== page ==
No, but you see plenty deciding to visit or work there for a period of time, either for economic reasons or for adventure or "culture".

Also, I think "nefarious" is a bit judgmental on those who are simply leaving behind a fraught situation and looking to engage in the mutually beneficial transaction of labor in exchange for currency and/or safety. 


Re: Confucianism; How to Understand Korean Culture
« Reply #43 on: February 26, 2021, 07:10:08 am »

Capitalism and Democracy aren't perfect, but it's in line with human nature and instinct, which is why every Communist nation eventually finds it's way to them. Confucianism in practice goes against human nature and evolution.

Despite this and other posts being mere propaganda parroting, I’ll answer sincerely from the perspective of Chinese philosophy...

What Chinese philosophy understands better than any is nature and human nature—the universal. Democracy is not universal, it was only tried thousands of years ago in Athens and people considered it bad enough to never try again. Things like Rome and America are republics; pseudo-democracy facades for the masses. “Monarchy” or so-called “dictatorship” is really the base leadership form of homo sapiens. Leadership persists so long as the monarch’s rule is functional for the society, and when it loses functionality it ends.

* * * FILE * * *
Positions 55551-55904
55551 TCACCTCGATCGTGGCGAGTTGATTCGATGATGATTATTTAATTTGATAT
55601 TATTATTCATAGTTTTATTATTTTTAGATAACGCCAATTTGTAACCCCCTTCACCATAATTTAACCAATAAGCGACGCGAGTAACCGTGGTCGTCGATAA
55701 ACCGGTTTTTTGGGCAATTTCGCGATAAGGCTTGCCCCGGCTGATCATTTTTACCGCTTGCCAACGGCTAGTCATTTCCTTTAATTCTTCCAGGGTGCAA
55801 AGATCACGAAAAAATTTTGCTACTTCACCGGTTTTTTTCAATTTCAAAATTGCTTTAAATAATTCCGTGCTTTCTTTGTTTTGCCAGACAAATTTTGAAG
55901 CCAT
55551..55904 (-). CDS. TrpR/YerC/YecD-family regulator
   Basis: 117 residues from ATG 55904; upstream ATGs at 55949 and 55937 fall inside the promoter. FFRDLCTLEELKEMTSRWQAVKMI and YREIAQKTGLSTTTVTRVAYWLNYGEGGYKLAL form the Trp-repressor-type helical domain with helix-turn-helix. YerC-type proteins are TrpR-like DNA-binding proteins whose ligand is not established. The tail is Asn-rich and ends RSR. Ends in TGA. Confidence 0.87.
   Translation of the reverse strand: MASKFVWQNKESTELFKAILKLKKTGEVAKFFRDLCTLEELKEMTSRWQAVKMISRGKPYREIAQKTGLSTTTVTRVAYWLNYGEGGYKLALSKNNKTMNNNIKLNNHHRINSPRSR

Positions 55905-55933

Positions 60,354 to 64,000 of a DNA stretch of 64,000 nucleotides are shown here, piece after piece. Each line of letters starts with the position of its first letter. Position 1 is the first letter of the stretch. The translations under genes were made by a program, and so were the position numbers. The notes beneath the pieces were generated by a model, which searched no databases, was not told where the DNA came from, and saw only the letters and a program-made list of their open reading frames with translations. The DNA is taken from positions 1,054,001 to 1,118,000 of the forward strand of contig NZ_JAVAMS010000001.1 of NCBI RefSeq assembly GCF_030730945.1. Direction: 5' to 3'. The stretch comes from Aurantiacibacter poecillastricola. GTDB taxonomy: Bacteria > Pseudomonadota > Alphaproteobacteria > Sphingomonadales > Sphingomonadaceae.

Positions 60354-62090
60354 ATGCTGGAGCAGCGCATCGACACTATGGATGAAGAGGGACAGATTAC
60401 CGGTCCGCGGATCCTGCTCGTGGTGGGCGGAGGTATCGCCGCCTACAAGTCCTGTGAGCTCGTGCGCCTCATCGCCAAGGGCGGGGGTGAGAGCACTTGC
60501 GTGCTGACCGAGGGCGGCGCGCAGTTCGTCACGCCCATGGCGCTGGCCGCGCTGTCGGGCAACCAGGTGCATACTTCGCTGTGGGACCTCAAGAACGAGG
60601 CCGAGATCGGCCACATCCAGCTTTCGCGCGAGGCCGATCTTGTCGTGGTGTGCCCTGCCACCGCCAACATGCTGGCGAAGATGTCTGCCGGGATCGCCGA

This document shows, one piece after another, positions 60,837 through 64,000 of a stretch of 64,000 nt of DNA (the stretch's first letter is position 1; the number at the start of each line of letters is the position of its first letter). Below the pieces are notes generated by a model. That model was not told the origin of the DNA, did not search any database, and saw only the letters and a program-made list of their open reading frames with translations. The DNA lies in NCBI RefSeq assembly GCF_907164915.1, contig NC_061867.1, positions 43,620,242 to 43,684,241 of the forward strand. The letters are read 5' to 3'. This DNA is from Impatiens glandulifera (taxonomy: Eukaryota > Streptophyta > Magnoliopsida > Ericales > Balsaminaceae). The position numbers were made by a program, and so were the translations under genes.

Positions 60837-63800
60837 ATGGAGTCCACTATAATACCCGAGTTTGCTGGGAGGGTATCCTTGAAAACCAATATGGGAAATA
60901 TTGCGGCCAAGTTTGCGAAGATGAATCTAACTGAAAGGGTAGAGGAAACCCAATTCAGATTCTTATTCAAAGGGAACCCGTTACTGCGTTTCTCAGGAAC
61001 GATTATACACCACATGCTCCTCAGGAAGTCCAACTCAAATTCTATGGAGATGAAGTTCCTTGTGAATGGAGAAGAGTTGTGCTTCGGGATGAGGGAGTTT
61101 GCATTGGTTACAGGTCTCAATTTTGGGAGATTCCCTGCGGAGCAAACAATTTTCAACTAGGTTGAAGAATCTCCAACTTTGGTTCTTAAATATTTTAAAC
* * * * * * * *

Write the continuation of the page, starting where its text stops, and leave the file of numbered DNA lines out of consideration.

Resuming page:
Chinese philosophy understood this 3000 years ago with “the mandate of nature” (mistranslated as “Heaven” by Christian missionaries). This political philosophy evolved over the millennia, a philosophy of virtue ethics (those at the top should provide “virtuous” i.e. functional rule) and using imperial exams to select the best from the population into the state. Today the Chinese system is the largest governmental meritocracy that has ever existed—using an IQ test with a 1.5% pass rate to select from 1.5 billion people (with the world’s highest avg IQ) into the CPC (90 million people), and then from there rate them on results in governing towns, provinces, and finally...they make it to the circle of elders at the top (the “monarchs”). It’s not clear if the recent “democracy” fad will last, but Lindy Effect says probably no. Monarchy, in various forms is our natural way and it will likely persist.